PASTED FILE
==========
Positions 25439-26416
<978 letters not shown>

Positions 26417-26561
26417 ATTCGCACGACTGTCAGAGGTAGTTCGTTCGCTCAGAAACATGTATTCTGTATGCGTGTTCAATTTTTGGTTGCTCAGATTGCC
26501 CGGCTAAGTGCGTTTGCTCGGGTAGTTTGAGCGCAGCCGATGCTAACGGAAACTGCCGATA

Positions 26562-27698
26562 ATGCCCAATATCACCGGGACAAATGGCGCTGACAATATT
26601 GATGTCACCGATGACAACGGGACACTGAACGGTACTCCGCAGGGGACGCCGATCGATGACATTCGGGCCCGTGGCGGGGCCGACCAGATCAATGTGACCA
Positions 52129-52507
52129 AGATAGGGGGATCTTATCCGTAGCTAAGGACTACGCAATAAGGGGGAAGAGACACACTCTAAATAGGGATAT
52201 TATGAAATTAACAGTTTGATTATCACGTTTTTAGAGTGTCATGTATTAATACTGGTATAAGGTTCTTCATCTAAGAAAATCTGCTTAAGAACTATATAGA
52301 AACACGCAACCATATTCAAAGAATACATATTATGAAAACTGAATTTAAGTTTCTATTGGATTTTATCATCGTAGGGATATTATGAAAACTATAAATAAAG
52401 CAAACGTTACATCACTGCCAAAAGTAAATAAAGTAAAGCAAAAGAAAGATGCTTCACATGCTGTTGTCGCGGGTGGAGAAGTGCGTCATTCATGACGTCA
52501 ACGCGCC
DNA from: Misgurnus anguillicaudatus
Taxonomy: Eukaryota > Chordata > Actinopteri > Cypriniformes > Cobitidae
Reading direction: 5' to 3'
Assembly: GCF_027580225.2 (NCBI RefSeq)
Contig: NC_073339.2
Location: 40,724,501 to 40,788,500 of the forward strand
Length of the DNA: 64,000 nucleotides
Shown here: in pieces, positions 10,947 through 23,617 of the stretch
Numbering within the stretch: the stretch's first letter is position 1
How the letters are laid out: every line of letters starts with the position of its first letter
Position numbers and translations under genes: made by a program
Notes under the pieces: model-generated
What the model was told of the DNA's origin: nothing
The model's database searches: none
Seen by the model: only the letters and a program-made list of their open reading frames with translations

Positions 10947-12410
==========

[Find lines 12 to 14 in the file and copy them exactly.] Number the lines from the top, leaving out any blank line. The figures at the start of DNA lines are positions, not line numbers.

52301 AACACGCAACCATATTCAAAGAATACATATTATGAAAACTGAATTTAAGTTTCTATTGGATTTTATCATCGTAGGGATATTATGAAAACTATAAATAAAG
52401 CAAACGTTACATCACTGCCAAAAGTAAATAAAGTAAAGCAAAAGAAAGATGCTTCACATGCTGTTGTCGCGGGTGGAGAAGTGCGTCATTCATGACGTCA
52501 ACGCGCC